The study suggests a "complex," and unclear, relationship between engagement and student grades, the researchers say. "Some students need to achieve a certain level of grades before they feel engaged," said Lovett, while for other students, there appeared to be little or no connection between how enmeshed they felt in their work and their grades in those courses.
Yasmin had the best grades but was clearly the least engaged, said Jennings, while Oma "had a modest GPA but was one of those exceptionally engaged students." For Oma, as with some of the others, she gets most immersed in those courses in which she has a personal interest (Oma actually talked her way, as a freshman, into the upper level courses that sparked her interest by attending a speech given by the instructor). And while her love of history does not result in better grades in history courses, neither does her GPA (about 3.0, overall) get in the way of her academic pursuits. "We watched for some evidence that her grades might become an issue, but at this point she hasn't let C grades [in some history courses] derail her interest in history," Jennings said.
The interplay between personal lives and academic engagement is equally complicated, the researchers find. For Jim and Yasmin, the two seem to compete. “Grades are important, but I know that if I get really, really good grades that will only keep me happy for like two days right after I get them," Yasmin said. "If I have like a really good semester in terms of my social life I’ll be much happier in the long run…. I know that’s really sad that everything I do should be driven by you know, how I’m interacting with my friends and if I’m having a good relationship and if my parents are happy. But like truly, that is what is most important to me… So yeah. Good grades would be awesome but they’re definitely not the most important thing.”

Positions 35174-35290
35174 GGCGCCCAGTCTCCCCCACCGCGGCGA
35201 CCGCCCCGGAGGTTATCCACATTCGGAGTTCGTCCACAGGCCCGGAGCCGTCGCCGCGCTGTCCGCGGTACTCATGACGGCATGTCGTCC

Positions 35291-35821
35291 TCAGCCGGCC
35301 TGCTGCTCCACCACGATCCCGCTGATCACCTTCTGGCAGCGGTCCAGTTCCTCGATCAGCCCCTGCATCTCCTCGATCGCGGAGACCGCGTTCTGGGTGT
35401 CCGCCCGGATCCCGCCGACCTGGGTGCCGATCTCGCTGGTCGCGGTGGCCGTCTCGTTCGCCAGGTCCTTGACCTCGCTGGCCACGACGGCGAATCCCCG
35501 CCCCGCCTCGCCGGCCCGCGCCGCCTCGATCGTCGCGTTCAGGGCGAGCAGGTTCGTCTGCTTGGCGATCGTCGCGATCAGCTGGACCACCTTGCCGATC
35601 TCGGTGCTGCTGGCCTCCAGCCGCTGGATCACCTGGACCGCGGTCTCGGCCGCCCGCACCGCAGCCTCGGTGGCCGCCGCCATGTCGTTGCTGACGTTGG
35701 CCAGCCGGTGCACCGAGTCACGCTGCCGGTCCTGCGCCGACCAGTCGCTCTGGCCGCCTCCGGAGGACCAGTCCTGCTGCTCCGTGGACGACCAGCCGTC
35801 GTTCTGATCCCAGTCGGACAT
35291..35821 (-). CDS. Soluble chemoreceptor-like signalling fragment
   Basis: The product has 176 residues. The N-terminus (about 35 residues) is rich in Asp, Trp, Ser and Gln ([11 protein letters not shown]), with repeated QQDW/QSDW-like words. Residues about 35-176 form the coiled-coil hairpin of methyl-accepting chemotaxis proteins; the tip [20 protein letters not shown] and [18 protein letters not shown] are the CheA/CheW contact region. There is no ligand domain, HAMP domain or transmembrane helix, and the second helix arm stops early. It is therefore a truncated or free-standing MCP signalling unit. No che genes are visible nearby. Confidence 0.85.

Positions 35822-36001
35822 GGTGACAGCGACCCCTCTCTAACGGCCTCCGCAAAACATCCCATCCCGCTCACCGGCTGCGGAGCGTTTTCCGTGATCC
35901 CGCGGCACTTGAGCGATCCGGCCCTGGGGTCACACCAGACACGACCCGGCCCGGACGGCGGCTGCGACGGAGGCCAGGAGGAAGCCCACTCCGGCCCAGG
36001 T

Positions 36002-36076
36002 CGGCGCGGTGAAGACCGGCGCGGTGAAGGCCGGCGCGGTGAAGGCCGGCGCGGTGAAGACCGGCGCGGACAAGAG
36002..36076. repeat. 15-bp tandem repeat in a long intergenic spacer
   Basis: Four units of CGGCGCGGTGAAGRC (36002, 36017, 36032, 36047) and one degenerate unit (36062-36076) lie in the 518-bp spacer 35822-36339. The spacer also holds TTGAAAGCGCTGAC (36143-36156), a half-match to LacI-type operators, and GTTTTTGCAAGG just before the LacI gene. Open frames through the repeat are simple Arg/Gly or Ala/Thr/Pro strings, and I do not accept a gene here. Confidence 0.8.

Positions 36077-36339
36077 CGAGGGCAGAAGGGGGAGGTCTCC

For Oma, meanwhile, finding her way academically (in terms of satisfaction and interest in her course work) helps ground her socially and personally in a way that had not previously happened for her. She hated the cold at the Northeast college and struggled to find her way at the predominantly white institution. But by the end of her sophomore year, her academic satisfaction has provided an anchor, and it alters her view. “I couldn’t have chosen a better place, honestly. I mean it doesn’t make it perfect. There are a lot of challenges for me -- there are a lot of challenges for a lot of students. But academics balances out all of those things and it’s just a great school.”
In the question and answer session that followed the presentation, an audience member posited that engagement may have more to do with students' expectations for how they will perform academically than with their actual grades. Yasmin came in with strong credentials and high expectations, and when she underperformed academically, she played down the importance of academic engagement.
While Oma's grades were lower, she performed better in college than her weaker credentials and her own lower expectations might have suggested, and found joy in her course work that, as the researchers discussed her, brought Jennings to the brink of tears.